The classic tunes still rock when Carroll Shelby grooves the melody and Ford’s SVT garage band hammers out the rhythm. The group’s latest riff is a pair of Ford Shelby GT500s-one coupe, one convertible-capable of rattling root beer mugs on cruise night and spanking Chevrolet Corvettes on the drag strip. They’re classic muscle cars from the eight-track era tuned up for another go: bragging rights to 500 hp, room for double dating, and the security blanket of a full factory warranty.
Thanks to lessons learned during Ford’s GT supercar project, the power comes easily. As we reported a year ago, one howling supercharger, four whirring camshafts, thirty-two valves, and 5.4 liters of ripping V-8 are jammed beneath the Shelby’s humped-up aluminum hood. Unfortunately, those waiting patiently for the GT500 will be digging deeper into their pockets than we previously forecast. Part of Ford’s Way Forward belt tightening is a Special Vehicle Team responsible for earning its keep. Although complete pricing hasn’t yet been announced, the base Shelby GT500 coupe starts at $41,950, and the droptop should cost about $46,000, including gas-guzzler taxes.
If 500 hp for $42,000 sounds to you like a half-priced BMW M5, we need to revisit the inner workings of a muscle car. Sacred blueprints from the 1960s are honored here, so alterations to the basic Mustang are intentionally modest in scope. The chassis still rides on struts up front and a solid axle in back. Take solace in smoky burnouts and the towering trophies you’ll haul home every Saturday night from your local drag strip.
One fundamental muscle car requirement is looking hot with the hood open or closed. Here, the Shelby GT500 sets new standards. The chintzy plastic “beauty” cover that manufacturers habitually deploy over a messy engine bay thankfully is absent. In its place is a massive Roots-type Eaton supercharger standing tall for all to admire. The cylinder-head covers are genuine finned-aluminum castings sporting “powered by SVT” identification. The heads themselves are the exact same free-breathing, four-valve, twin-cam components that help the Ford GT‘s V-8 wring out 550 hp.
The only scrimping is buried deep in the engine bay. The block is an iron casting that has served faithfully under the hoods of countless Ford pickups and SUVs. SVT engineers also spared the expense and complexity of the Ford GT’s dry-sump lubrication system, although they did at least fill their 5.4-liter, long-stroke cylinder case with premium moving parts: the steel crankshaft, I-beam-section connecting rods, and aluminum pistons are all forged components. The engine delivers its 500 hp at 6000 rpm. The broad torque curve peaks with 480 lb-ft at 4500 rpm.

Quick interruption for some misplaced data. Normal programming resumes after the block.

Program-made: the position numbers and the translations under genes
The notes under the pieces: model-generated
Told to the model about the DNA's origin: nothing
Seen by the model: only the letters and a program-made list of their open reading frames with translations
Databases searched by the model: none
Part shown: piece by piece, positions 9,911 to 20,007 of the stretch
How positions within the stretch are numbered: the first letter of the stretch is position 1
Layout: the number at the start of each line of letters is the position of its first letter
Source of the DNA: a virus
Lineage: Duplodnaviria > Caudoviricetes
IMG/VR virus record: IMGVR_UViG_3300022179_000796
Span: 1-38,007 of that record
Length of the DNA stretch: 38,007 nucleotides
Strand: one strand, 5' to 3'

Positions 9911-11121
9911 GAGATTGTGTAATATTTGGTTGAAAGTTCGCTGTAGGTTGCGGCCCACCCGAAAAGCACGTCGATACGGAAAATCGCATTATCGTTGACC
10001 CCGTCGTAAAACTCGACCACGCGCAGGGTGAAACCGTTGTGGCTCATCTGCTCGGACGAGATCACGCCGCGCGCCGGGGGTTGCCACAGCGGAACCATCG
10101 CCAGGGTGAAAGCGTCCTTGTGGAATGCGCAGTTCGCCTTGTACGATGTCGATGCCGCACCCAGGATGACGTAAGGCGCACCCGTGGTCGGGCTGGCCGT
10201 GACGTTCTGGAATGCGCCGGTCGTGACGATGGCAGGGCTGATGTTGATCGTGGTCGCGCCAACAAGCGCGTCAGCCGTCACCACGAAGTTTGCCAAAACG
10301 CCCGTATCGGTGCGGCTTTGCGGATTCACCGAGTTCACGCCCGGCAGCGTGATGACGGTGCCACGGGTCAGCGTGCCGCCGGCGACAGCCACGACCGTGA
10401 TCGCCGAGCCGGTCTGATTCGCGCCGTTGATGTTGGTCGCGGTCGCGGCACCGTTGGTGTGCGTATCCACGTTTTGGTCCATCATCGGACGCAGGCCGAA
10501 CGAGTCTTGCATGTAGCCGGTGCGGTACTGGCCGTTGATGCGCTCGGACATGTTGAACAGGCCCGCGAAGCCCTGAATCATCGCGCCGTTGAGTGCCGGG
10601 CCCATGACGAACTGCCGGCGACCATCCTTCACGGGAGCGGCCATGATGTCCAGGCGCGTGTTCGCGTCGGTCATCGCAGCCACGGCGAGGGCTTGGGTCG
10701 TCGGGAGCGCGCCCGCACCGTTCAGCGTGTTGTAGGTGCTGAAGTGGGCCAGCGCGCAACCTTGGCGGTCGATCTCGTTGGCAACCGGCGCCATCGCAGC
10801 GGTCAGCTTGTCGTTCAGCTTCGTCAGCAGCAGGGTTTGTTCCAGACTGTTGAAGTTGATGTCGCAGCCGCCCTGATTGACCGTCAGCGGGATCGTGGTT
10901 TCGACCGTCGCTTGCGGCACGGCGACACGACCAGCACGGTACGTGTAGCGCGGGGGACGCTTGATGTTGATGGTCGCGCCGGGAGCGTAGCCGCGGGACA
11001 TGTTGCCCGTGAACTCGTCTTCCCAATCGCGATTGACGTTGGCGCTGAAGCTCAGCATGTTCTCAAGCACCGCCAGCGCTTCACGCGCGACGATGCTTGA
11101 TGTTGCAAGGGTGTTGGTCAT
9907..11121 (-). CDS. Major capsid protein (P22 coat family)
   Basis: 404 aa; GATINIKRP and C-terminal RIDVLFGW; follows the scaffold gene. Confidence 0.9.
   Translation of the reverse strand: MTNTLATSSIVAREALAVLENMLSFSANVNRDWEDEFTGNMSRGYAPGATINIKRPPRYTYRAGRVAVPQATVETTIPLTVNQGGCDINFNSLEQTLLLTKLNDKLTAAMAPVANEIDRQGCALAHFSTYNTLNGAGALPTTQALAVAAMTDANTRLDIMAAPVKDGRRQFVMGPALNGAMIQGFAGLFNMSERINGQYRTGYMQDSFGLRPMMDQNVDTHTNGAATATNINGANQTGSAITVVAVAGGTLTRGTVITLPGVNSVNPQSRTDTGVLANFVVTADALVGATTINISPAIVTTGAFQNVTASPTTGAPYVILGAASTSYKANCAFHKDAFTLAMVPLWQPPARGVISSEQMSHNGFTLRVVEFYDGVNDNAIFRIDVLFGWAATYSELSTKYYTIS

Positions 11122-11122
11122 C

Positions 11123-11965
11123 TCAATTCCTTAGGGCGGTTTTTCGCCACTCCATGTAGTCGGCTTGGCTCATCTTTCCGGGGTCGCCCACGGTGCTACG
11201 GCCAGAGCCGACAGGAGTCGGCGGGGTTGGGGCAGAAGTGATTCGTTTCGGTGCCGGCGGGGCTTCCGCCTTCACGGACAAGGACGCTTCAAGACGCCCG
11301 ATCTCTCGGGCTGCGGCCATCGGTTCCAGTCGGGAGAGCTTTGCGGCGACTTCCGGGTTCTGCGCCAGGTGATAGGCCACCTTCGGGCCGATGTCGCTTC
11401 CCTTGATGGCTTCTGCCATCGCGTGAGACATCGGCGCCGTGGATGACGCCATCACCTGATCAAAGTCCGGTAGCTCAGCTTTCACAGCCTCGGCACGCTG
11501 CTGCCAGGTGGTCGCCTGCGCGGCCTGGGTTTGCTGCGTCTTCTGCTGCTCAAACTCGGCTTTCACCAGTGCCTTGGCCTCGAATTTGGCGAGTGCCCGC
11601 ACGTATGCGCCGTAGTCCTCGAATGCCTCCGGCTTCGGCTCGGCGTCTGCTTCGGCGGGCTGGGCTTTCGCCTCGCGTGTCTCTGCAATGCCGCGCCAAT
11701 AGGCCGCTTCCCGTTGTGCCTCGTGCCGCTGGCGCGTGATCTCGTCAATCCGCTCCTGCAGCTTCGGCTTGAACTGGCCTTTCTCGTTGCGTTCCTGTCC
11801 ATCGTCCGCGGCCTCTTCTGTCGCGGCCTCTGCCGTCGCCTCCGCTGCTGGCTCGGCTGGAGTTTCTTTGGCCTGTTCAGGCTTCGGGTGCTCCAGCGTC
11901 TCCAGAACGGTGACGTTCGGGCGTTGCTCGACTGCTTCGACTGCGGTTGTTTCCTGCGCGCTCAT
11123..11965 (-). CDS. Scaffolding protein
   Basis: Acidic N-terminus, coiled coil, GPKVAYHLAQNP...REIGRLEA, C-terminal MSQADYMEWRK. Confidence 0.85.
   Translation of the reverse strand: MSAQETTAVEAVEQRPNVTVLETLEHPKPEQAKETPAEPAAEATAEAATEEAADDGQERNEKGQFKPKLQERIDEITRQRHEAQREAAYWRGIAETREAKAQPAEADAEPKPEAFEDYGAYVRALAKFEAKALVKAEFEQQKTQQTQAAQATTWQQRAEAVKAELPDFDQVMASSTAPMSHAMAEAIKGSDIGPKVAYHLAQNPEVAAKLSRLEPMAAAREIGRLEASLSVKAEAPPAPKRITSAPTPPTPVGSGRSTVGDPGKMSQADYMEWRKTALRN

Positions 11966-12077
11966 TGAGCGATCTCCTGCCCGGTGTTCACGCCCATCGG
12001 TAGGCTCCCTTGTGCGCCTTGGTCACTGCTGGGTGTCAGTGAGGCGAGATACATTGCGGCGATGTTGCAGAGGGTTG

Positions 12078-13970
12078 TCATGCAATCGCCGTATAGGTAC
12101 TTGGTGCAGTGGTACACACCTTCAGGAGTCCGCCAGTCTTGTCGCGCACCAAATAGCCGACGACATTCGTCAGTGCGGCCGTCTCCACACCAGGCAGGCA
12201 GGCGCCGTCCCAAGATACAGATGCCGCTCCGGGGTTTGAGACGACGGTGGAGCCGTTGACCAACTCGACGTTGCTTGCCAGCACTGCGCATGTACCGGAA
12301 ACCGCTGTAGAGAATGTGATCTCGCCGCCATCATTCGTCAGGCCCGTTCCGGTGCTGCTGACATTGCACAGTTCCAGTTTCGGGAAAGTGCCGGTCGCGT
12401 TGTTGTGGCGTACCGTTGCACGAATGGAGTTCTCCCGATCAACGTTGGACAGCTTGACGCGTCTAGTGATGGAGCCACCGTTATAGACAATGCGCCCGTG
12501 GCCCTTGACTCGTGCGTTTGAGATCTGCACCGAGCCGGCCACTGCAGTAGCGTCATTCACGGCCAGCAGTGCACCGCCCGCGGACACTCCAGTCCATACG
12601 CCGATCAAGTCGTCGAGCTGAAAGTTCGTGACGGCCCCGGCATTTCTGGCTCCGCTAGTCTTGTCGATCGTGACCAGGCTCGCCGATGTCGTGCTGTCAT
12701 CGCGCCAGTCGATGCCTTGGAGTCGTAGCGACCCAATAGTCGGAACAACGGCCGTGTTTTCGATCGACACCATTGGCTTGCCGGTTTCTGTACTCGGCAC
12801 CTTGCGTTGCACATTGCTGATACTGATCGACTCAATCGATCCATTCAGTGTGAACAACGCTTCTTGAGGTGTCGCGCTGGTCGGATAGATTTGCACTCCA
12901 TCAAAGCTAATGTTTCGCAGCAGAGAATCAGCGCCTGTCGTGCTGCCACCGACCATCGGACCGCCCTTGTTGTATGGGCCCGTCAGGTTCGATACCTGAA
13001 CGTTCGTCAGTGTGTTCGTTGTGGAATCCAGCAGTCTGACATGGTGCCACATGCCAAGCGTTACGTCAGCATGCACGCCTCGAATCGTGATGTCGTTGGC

The shark mouth feeding the hungry engine is opened wide enough to ingest roadkill. Twin hood vents, a horizontal splitter attached to the front air dam, and a rear spoiler help reduce aerodynamic lift. Goodyear Eagle F1 Supercar tires-255/45WR-18 in front, 285/40WR-18 in back-mounted to 9.5-inch-wide, cast aluminum wheels inspired by the Ford GT’s optional forged rims provide an appropriately meaty stance. Four-piston Brembo calipers clamping fourteen-inch rotors peek through the front wheel spokes.
To prevent onlookers from confusing this with an ordinary ‘Stang, there’s a liberal sprinkling from Ford’s jewelry box. We counted seven snake emblems, seven SVT logos, four GT500 badges, three Shelby escutcheons, and two Ford ovals adorning interior and exterior surfaces. In lieu of a Mustang badge, there’s a silk-screened horsey galloping across the windshield. Le Mans-style skunk stripes are exclusive to the coupe. If that’s too over-the-top for your tastes, you can delete them. Choosing the delete option is a smart move, because the white-striped red coupe we drove on back roads in Northern California popped up on law enforcement radar more vividly than three cherries in a Vegas slot machine. Those serious about speeding should select the evil black or super stealthy alloy (charcoal bordering on black) monotone exterior hues.
The interior is more grown-up. The steering wheel reach is a touch long, and the front seats’ lower bolsters are too squishy for optimum lateral support, but there is convincing evidence that designers used this opportunity to improve on the already smart Mustang cockpit. The funky Falcon-esque gauge numerals have been replaced by contemporary scale markings that are more legible. The tach has been relocated to the right side of the cluster to tighten shift-hand-to-redline-monitoring-eye coordination. The dial rings are matte-finished instead of blindingly bright chrome. A nice grade of leather upholstery accented by red stitching is standard. Take your pick between an all-charcoal coloring or the striking two-tone treatment with red center panels on the doors and seats surrounded by charcoal borders.
Only three options are offered: Sirius satellite radio, a Shaker 1000 sound system, and a premium interior package. As the name boasts, the audio gear pumps 1000 watts through ten speakers and can play AM, FM, MP3, or CD source material (the last via a six-disc changer). The upgraded trim adds stitched leather covers for the top of the instrument panel, the armrests, and the center console, plus an electrochromatic rearview mirror and aluminum pedal covers.